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Violent crimes cover everything from spitting on someone (simple battery) to planning a murder. Violent crimes also cover killing someone in the sudden heat of passion after they seriously provoked you or even attempting to injure or hurt someone.
- Battery:intentionally causes substantial physical harm or visible bodily harm to another
- Penalties: If second offense against the same victim, then 10 days to 12 months in jail and/or up to $1,000 fine. Third or subsequent offense against same victim, then 1 year to 5 years in jail (the judge can suspend all but 10 days jail). Second or subsequent offense against family member, then 1 year to 5 years in jail
- Simple Battery:(1) makes physical contact of an insulting or provoking nature to another person, or (2) causes physical harm to another person
- Aggravated Battery:maliciously causes bodily harm to another by depriving them of a body part, by making their body useless, or by seriously disfiguring their body or body part(s)
- Penalties:1 year to 5 years in jail. If the victim is a family member, then 3 years to 20 years in jail. If the victim is 65 years or older, a public transit employee, student or school employee, then 5 years to 20 years in jail. If the victim is a peace officer or correctional officer, then 10 years to 20 years in jail
- Simple Assault:(1) attempts to commit a violent injury to another person, or (2) commits an act which places another person in reasonable apprehension of immediately receiving a violent injury
- Aggravated Assault:assaults (1) with the intent to murder, rape, or rob, (2) with a deadly weapon which, when used offensively against a person, is likely to or actually does result in serious bodily injury; or (3) drive-by without legal justification.
- Penalties: 1 year to 20 years in jail, except if it’s a drive-by. If it’s a drive-by and the victim is a peace officer or correctional officer or use of a firearm in/on school, then 5 years to 20 years in jail. If the victim is 65 years or older, a public transit employee, student or school employee, or family member (except siblings), then 3 years to 20 years in jail.
- Cruelty to Children:
- First Degree: Parent or guardian supervising a child under 18 willfully deprives the child of necessary sustenance to the extent that the child’s health or well-being is jeopardized or maliciously causes a child under 18 excessive physical or mental pain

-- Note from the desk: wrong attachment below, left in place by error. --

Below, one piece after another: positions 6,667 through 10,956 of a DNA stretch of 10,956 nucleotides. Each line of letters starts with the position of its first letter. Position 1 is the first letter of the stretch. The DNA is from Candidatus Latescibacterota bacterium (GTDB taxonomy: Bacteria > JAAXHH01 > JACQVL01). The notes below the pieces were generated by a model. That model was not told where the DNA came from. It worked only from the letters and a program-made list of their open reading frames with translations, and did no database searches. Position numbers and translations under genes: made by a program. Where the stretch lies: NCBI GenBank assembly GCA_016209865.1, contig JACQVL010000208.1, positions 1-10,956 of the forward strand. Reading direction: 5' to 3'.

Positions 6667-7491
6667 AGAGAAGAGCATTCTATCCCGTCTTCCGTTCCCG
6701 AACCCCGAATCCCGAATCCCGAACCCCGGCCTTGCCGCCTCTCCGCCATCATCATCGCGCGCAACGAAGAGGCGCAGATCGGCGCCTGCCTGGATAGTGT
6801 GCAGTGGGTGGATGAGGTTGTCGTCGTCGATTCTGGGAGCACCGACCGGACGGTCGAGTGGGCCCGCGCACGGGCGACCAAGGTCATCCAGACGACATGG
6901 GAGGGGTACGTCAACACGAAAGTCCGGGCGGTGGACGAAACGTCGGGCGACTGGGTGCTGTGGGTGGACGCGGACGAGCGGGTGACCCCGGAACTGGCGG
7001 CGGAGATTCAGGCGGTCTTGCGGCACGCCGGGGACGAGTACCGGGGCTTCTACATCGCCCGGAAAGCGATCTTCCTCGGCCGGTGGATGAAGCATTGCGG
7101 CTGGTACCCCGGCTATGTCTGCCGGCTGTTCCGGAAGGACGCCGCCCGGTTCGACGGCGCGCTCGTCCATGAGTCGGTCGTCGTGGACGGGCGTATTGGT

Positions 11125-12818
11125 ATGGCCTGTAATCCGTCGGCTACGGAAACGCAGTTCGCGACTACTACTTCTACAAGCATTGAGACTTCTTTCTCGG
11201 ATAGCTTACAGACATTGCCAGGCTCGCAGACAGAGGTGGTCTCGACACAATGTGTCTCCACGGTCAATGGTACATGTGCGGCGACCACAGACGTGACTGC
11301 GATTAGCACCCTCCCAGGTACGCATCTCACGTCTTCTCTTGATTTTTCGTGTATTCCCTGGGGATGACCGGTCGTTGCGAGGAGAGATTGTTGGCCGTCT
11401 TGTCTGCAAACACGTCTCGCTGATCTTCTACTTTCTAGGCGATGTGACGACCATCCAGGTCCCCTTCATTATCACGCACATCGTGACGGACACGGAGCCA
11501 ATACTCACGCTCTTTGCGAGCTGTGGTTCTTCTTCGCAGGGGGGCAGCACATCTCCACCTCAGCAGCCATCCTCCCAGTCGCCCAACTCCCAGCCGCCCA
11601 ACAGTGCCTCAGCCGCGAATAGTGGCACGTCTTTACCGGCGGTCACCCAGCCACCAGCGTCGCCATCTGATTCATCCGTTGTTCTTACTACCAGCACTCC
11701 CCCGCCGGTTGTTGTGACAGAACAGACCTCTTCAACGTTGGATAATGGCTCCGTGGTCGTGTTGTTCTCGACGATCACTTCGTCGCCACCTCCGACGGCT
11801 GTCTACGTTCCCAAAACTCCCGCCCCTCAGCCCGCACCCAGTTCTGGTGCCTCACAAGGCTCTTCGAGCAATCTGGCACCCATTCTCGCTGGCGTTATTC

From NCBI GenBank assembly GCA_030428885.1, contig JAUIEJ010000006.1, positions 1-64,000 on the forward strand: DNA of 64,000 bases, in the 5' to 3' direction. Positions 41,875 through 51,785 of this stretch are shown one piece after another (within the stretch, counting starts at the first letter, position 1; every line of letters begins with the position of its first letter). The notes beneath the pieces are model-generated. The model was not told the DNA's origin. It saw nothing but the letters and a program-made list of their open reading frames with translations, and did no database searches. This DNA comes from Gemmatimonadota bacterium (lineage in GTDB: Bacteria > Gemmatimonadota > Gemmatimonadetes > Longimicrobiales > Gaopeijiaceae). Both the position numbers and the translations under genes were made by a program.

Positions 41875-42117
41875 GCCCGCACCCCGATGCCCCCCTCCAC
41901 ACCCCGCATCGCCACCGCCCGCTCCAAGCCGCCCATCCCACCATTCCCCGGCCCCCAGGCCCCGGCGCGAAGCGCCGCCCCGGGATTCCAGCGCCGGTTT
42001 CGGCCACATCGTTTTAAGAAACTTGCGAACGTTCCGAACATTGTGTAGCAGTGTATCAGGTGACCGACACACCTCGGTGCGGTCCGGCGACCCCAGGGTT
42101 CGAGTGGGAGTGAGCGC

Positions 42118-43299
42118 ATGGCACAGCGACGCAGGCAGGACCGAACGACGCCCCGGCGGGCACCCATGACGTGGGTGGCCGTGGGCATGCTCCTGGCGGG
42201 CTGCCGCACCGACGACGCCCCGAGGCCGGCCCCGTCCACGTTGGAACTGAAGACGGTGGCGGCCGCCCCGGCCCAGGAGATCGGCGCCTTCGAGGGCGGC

- Second Degree: when a person with criminal negligence causes a child under 18 cruel and excessive physical or mental pain
- Third Degree: (1) when a person causes a child, who is the primary aggressor, intentionally allows a child under 18 to witness a forcible felony, battery, or family violence battery; or (2) person, who is the primary aggressor, having knowledge that a child under 18 is present and hears or sees the act, commits a forcible felony, battery, or family violence battery
- Cruelty to Children Penalties:
- First Degree: 5 years to 20 years in jail
- Second Degree: 1 year to 10 years in jail
- Third Degree: Misdemeanor. If third conviction or more, then 1 to 3 years in jail and/or $1,000 to $5,000 fine.
- Voluntary Manslaughter:causes the death of another human being as the result of sudden passion caused by serious provocation that is sufficient to excite such passion in a reasonable person. If there was delay between the provocation and killing and there was time to reason, then it’s deliberate revenge and punished as murder
- Penalties:1 year to 20 years in jail
- Involuntary Manslaughter:causes the death of another human being without any intention to do so during illegal activity other than a felony
- Penalties:If the death occurred during an illegal activity, then 1 year to 10 years in jail. If legal activity, then misdemeanor.
- Felony Murder:during a felony, causes the death of another human being regardless of malice
- Penalties: Life imprisonment with or without parole or death penalty